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Religious ceremony prompts fish to evolve

An ancient ritual held in a Mexican cave has prompted a species of fish to develop a toxin resistance.

Indigenous Zoque men carry baskets containing flowers and candles as offerings inside the cave of Villa Luz, during a ritual called 'The fishing of the blind Sardine' in Tapijualpa on March 28, 2010. The ceremony is held during Holy week and is of pre-Hispanic origin when people asked deities for permission to fish inside the cave.

Luis Lopez/Reuters/

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Deep in a sulfur cave in southern Mexico, a group of indigenous people have for centuries asked their gods for bountiful rain by stunning the cave's fish with a natural plant toxin. Once the fish have succumbed, the Zoque people scoop them into baskets for eating. Now scientists are finding the ancient religious practice is impacting the fish's evolution.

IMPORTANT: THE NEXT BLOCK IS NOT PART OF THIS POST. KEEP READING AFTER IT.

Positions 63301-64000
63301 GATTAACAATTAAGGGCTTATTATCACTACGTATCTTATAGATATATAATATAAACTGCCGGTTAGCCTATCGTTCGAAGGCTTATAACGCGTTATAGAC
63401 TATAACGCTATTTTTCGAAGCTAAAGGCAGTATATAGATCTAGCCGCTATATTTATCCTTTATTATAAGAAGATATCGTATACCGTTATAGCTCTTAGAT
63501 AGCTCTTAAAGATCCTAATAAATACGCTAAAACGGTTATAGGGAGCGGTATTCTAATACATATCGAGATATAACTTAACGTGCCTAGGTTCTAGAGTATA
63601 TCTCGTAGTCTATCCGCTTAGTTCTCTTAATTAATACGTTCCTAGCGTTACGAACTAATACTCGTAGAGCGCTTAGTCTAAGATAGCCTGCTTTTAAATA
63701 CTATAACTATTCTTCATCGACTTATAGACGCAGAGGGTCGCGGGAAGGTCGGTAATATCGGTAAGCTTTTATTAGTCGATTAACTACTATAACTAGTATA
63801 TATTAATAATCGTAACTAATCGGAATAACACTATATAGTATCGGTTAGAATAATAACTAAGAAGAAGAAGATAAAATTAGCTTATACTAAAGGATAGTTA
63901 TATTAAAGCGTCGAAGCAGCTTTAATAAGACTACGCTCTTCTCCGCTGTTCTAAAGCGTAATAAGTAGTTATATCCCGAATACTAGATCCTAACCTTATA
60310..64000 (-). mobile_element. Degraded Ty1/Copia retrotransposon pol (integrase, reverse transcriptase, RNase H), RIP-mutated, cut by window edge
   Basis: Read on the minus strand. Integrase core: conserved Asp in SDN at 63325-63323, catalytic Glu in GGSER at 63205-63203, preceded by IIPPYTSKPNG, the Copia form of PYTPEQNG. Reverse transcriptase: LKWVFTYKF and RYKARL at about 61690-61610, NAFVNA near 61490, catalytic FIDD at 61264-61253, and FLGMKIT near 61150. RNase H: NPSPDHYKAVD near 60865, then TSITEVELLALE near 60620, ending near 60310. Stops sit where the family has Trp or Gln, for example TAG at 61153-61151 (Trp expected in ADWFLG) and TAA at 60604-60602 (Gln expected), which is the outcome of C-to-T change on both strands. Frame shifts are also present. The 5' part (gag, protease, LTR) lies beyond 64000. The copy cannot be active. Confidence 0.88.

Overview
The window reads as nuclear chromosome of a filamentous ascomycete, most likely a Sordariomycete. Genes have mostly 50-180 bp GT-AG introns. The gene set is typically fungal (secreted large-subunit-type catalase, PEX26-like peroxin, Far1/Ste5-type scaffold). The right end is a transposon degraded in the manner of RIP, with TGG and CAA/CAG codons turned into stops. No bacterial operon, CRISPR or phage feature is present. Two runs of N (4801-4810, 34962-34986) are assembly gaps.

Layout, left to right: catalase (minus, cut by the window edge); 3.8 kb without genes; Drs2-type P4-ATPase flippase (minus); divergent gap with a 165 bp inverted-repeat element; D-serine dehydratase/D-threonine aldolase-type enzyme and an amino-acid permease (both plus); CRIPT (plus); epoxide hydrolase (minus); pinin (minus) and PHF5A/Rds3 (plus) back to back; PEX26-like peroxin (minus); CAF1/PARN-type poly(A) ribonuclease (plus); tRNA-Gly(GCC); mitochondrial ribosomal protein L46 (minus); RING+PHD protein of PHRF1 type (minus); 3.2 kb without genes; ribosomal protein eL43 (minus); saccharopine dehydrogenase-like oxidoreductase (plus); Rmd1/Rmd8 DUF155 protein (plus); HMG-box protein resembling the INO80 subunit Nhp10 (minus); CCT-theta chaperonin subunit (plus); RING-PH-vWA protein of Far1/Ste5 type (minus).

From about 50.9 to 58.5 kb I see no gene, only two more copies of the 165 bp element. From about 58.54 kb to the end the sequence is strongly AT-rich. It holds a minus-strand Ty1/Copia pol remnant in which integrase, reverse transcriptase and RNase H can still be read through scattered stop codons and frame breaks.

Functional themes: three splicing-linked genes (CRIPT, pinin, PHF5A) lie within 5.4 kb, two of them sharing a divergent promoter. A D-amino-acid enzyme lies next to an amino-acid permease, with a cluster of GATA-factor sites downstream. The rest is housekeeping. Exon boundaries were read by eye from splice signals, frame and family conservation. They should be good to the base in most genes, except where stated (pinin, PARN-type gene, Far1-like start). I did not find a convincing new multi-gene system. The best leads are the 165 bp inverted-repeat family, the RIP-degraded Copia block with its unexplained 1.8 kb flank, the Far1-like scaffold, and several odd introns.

Those fish that are resistant to the anesthesia survive to pass on their genes, while the others simply meet their demise.

The religious ceremony is held in the sulfur cave Cueva del Azufre each year at the end of the dry season during the holy week before Easter. The Zoque grind up the toxic, carrot-shaped roots of the tropical barbasco plant and mix them with lime to form a paste, which they wrap in leaves. They place the bundles about 110 yards (100 meters) into the cave to poison its waters and anesthetize fish, which the Zoque believe are gifts from gods that inhabit the underworld. The collected fish supplement the meals of the Zoque until crops are ready for harvest.

"We actually got to eat some of these cave fish," said researcher Michael Tobler, an evolutionary ecologist at Oklahoma State University. "They're not very good, by the way." [Image of religious ceremony]


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